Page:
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ARS Home » Midwest Area » Columbia, Missouri » Plant Genetics Research » Research » Research Project #434365

Research Project: Soybean Seed Quality Improvement through Translational Genomics

Location: Plant Genetics Research

2020 Annual Report

Objective 1: Develop and make available new approaches to evaluate gene functions in gene networks and verify these tools by examining previously identified gene networks in soybean. Objective 2: Discover, characterize, and make available genes for industry-relevant protein and oil traits from new and existing genetic populations created through various methods, such as fast neutrons, conventional crossing, reverse genetics (TILLING), or mining exotic diversity contained in the USDA National Plant Germplasm System.

We will apply a genome-wide reverse engineering approach to reconstruct a gene regulatory network in soybean using in-house generated and public available transcriptome sequencing data. An eQTL mapping analysis will conducted with seed transcriptome sequencing and genome sequencing data of the wild and cultivated soybean genotypes to identify the trans-acting eQTL and reveal the relationship of candidate regulatory genes/alleles and their associated genes. The reconstructed gene regulatory network, regulatory relationships generated from eQTL analysis and the co-expression gene network that we previously modeled will be compared to evaluate each regulatory relationship (edge) to generate a consensus soybean seed gene regulatory network. A set of CRISPR/Cas9 genome editing vectors for a regulatory gene (hub) will be constructed to alter its regulatory function in “transgenic” soybean for validation of its regulatory functions in the network. In addition, a set of big data analysis methodologies and data mining strategies will be developed to integrate the large amount of publically available and in-house generated QTL mapping data, transcriptome and genome sequencing data, soybean seed gene regulatory networks predicted above and seed storage reserve related metabolic pathways to identify putative genes/alleles that cause the variation in oil and/or protein content in soybean. We will sequence transcriptomes of soybean seeds containing different alleles of a putative gene to determine their transcriptome response to the allelic variation for validating its regulatory function and providing an insight into its underlying mode of action in regulating oil and/or protein production in seeds.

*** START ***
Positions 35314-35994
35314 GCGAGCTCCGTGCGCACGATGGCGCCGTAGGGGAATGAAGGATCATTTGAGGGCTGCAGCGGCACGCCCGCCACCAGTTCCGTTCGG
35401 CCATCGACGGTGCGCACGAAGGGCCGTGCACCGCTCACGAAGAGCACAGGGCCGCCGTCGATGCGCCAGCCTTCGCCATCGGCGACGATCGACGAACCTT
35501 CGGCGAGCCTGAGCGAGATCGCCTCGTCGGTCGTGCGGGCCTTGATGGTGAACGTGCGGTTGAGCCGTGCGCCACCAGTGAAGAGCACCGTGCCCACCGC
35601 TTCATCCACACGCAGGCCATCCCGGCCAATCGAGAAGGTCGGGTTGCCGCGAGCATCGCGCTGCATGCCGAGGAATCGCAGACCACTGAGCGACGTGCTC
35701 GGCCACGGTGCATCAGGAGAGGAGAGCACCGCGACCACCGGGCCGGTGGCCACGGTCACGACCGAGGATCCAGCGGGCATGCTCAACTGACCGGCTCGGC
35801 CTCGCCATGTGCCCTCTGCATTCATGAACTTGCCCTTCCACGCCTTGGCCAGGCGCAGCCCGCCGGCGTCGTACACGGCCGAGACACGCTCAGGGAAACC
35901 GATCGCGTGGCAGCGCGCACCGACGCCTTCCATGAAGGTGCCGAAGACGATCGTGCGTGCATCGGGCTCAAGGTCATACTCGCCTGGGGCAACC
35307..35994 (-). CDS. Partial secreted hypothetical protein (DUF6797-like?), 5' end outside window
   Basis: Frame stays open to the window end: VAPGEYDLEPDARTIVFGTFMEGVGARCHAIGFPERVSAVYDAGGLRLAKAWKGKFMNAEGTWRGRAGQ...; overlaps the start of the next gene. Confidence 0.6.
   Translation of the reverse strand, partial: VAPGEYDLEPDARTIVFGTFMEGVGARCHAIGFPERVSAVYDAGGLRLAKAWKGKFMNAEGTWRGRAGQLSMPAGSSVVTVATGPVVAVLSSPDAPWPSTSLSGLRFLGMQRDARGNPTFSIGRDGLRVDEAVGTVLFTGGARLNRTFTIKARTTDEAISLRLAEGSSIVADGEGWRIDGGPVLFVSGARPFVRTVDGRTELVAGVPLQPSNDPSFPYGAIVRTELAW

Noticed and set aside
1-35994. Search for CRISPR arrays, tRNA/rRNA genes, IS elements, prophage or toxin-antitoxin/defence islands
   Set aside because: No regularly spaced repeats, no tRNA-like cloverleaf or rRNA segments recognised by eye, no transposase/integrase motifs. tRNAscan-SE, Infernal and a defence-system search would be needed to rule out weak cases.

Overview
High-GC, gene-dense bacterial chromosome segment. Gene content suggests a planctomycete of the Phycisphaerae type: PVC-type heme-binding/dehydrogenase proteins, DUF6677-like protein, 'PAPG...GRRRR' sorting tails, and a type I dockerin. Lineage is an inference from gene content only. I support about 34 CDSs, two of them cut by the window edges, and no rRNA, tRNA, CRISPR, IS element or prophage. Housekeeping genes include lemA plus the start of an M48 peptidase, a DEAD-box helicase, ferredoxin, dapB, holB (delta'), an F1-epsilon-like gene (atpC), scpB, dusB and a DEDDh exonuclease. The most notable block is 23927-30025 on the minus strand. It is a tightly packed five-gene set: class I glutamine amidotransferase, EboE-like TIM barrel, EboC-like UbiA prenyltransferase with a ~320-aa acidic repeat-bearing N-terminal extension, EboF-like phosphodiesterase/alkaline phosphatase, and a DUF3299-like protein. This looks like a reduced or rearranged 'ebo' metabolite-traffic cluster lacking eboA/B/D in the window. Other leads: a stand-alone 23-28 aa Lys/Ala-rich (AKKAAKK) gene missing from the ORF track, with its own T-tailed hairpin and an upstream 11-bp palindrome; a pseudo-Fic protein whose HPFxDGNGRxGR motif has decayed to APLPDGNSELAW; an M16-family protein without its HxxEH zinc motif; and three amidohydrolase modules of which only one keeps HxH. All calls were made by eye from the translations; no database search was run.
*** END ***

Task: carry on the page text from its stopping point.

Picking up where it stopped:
Progress Report
To discover genes and gene network controlling soybean seed protein and oil quality, ARS scientist at Saint Louis, Missouri, analyzed additional 750 genome sequences and integrated them with 1,500 previously analyzed genome sequences to produce a collection of 2,250 whole genome sequences. Identified several putative genes underlying protein and oil Quantitative trait locus (QTLs) using a big-data driven technology platform. Characterized a major QTL gene in details, and submitted a manuscript reporting the result. Analyzed and normalized transcript accumulation for all soybean genes (56,000 genes) in over 3,000 soybean samples by analyzing their transcriptome sequencing. Generated a co-expression network underlying soybean development. In addition, discovered several genetic regions (QTL) and gene variants associated with other important soybean seed quality traits including methionine, oleic acid and trypsin inhibitors.

1. Discovery of a key gene for soybean protein, oil and yield improvement. Soybean is one of the two most important crops in U.S. agriculture. Soybean was domesticated and further improved to provide highly valuable oil and protein for human consumption and animal feed. Soybean is also the most effective crop to produce plant-based protein. It is critical to discover the genes controlling protein and oil and reveal molecular basis underlying how protein and oil have been selected together with other major soybean traits for soybean improvement. Having developed and applied a big-data technology platform, ARS researchers in Saint Louis, Missouri, identified the gene underlying a major protein and oil quantitative trait locus (QTL) on Chromosome 15, which researchers have tried to clone since it was discovered in 1992. The team demonstrated that the gene encodes a sugar transporter and is specifically expressed in a soybean seed coat which plays a key role in moving nutrients produced from photosynthesis to seed storage tissues for synthesizing seed oil and protein. The gene is associated with seed protein, oil and weight (a seed yield component), three of the most important traits in soybean agriculture. A small DNA deletion in the gene caused high oil, bigger seed and lower protein. The mutated gene has been extensively used in U.S. soybean improvement. The gene mutation is a major cause of low protein in US soybean cultivars, which impose a significant threat on US soybean competitiveness in the world. Having analyzed whole genome sequences of 631 soybean lines, the research team discovered a set of soybean germplasm as breeding materials for improving soybean protein content. The comprehensive knowledge on the molecular basis underlying the major multifunctional QTL and its association with soybean improvement would be highly valuable to soybean researchers to design new strategies for soybean seed quality and yield improvement through breeding and biotechnological approaches.

Review Publications
Han, Q., Bartels, A., Cheng, X., Meyer, A., An, Y., Hsieh, T., Xiao, W. 2019. Epigenetics regulates reproductive development in plants. Plants. 8(12):564.
Zhang, D., Zhang, H., Hu, Z., Chu, S., Yu, K., Lv, L., Yang, Y., Zhang, X., Chen, X., Kan, G., Tang, Y., An, Y., Yu, D. 2019. Artificial selection on GmOLEO1 contributes to the increase in seed oil during soybean domestication. PLoS Genetics. 15(7):e1008267.